Abdullah Haroon

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Abdullah Haroon
Born Abdullah Haroon (Urdu: عبداللہ ہارون‎)
1872 (1872)
Karachi, British India
Died 27 April 1942(1942-04-27) (aged 69–70)
Karachi, British India
Nationality British India
Ethnicity Kutchi
Known for politics, philanthropy
Religion Islam

Sir Abdullah Haroon (1872–1942) (Urdu: عبداللہ ہارون‎) was a British Indian politician who contributed towards the role of Muslims in economic, educational, social and political fields in South Asia.


Haroon was a member of the Karachi Municipality from May 1913 to September 1916. He presided over the seventh Sindh Provincial Conference (1920) and remained the President of the Sindh Provincial Muslim League from 1920 to 1930.[citation needed]

In 1917 he joined the Congress and participated in the civil disobedience and Khilafat Movement. From 1919 to 1923, he was President of the Sindh provincial Khilafat Committee and he served as Secretary and Treasurer of the Hilal-e-Ahmar Sindh Society from 8 October 1911.[citation needed]

In 1920, Haroon started publishing Al Waheed, a newspaper promoting ideas of independence.[citation needed] The following year he encouraged Muhammad Wafai to publish Tawhid, a monthly journal which started a campaign against Syedism, Pirism and Mullaism and continued for next thirty years.[citation needed]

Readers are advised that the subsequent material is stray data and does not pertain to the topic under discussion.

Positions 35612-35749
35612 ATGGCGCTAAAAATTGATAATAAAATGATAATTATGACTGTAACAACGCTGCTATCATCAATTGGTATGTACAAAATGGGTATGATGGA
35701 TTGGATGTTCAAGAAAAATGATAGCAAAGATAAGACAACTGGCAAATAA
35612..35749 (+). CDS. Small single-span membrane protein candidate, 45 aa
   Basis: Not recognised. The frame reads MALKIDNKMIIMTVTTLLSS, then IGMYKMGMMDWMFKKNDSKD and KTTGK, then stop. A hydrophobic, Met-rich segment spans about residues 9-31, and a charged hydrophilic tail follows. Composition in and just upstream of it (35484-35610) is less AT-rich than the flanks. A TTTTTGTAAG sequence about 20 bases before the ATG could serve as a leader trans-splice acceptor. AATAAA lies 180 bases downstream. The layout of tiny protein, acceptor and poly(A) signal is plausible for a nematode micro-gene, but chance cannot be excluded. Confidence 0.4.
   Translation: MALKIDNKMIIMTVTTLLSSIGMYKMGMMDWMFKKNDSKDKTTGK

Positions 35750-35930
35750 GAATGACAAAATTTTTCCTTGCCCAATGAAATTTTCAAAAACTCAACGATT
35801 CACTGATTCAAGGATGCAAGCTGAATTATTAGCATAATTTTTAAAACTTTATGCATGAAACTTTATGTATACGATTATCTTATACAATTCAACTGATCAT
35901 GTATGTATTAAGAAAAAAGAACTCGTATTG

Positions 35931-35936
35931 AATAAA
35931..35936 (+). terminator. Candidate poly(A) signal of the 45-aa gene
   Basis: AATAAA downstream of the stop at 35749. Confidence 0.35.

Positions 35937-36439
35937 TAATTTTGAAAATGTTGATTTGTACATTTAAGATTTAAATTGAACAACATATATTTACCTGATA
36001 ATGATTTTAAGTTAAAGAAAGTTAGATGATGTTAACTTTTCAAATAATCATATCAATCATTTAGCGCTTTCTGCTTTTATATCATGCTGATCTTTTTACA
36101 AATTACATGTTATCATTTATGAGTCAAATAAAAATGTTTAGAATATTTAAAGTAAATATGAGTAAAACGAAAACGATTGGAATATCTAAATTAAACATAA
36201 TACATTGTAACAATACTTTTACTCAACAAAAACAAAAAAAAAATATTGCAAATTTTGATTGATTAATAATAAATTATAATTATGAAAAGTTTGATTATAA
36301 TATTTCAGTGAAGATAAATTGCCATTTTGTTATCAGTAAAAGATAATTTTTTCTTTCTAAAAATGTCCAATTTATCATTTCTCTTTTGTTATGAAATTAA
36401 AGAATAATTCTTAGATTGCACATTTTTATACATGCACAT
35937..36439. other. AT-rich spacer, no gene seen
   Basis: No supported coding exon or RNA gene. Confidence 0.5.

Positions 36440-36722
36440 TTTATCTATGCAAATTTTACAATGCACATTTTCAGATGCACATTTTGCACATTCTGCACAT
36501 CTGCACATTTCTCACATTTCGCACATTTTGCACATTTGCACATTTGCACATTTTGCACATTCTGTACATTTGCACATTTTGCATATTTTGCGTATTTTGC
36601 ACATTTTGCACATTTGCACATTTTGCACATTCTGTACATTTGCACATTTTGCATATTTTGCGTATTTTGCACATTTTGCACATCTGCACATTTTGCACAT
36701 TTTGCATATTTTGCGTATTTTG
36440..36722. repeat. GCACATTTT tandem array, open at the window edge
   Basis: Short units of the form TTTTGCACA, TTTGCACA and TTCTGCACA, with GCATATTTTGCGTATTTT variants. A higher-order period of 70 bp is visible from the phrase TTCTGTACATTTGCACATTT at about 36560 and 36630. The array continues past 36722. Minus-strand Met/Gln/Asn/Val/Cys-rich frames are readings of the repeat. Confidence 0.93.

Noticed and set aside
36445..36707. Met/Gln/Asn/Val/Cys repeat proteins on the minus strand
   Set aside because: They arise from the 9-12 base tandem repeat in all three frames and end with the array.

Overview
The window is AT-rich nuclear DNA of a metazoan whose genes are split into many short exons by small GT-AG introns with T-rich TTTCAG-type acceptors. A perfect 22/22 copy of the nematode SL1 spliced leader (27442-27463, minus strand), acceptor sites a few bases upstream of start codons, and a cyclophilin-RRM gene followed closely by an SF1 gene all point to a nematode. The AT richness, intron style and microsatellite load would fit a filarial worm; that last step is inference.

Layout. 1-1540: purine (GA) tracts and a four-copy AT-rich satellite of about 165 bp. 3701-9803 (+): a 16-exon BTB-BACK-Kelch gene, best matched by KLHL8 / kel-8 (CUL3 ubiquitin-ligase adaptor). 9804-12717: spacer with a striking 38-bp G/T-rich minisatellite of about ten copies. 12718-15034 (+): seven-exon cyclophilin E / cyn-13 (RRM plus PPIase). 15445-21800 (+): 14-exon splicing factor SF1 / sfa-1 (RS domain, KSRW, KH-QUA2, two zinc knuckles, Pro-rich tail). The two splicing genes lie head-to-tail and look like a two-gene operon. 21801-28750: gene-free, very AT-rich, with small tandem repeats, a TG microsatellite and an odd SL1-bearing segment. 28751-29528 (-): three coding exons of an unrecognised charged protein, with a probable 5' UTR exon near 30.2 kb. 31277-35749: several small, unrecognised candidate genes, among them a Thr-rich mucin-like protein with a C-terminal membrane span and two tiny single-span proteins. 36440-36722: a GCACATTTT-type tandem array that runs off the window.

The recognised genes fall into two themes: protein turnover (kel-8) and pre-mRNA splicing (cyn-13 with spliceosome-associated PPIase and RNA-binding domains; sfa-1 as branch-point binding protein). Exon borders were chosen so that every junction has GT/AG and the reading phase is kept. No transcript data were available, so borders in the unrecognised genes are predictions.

Haroon joined the Muslim League in 1918 and was elected the President of the Sindh Provincial Muslim League in 1920.[citation needed]

In 1921 he played host to Bi Amman, the mother of the Ali brothers, while they were being tried in Khaliq Deena Hall, Karachi.[citation needed]

Two years later he became a member of the Bombay Legislative Assembly. He demanded a separate provincial status for Sindh in the Muslim Conference at Aligarh (1925) and in the Leaders' Conference at Delhi (1926).[citation needed]

Between 1926 and 1942 he was elected thrice to the membership of the Central Legislative Assembly, gaining the second highest number of votes in all of Sindh, the highest number of votes being secured by Wahid Baksh Bhutto.[citation needed]

Haroon was president of the Khilafat Committee for 1927–28 and attended the 1928 All Parties Conference as a member.[citation needed]

In 1930, he attended the All-India Muslim Conference.[citation needed] In 1930 he formed the Sind United Party on the pattern of the Unionist Party (Punjab) but his party could not win the 1936 elections; it succeeded, however, in 1938. He was knighted in the 1937 Coronation Honours list.[1] In 1938 he organized the Muslim League in Sindh.[citation needed]

He piloted the independence of Pakistan resolution in the Sindh Provincial Muslim League Conference in October 1938 under the presidency of the Quaid-i-Azam Muhammad Ali Jinnah.[2] He also endorsed the 'Pakistan Resolution' on behalf of all Muslims of Sindh at the historic 27th Session of the Muslim League at Lahore on 23 March 1940.[3]

He donated ten thousand rupees to the League at Allahabad in 1942. He was active in social welfare projects throughout his life.[2]


Abdullah Haroon died on 27 April 1942 in Karachi, Sindh. He was buried in mehwashah graveyard.[citation needed]



  1. ^ The London Gazette: (Supplement) no. 34396. p. 3077. 11 May 1937. Retrieved 3 August 2015.
  2. ^ a b "ABDULLAH HAROON:Bio". in.com. 
  3. ^ "Sir haji abdullah haroon". Pakistani.web.pk. Pakistan Social Web Forum. Retrieved 15 October 2010.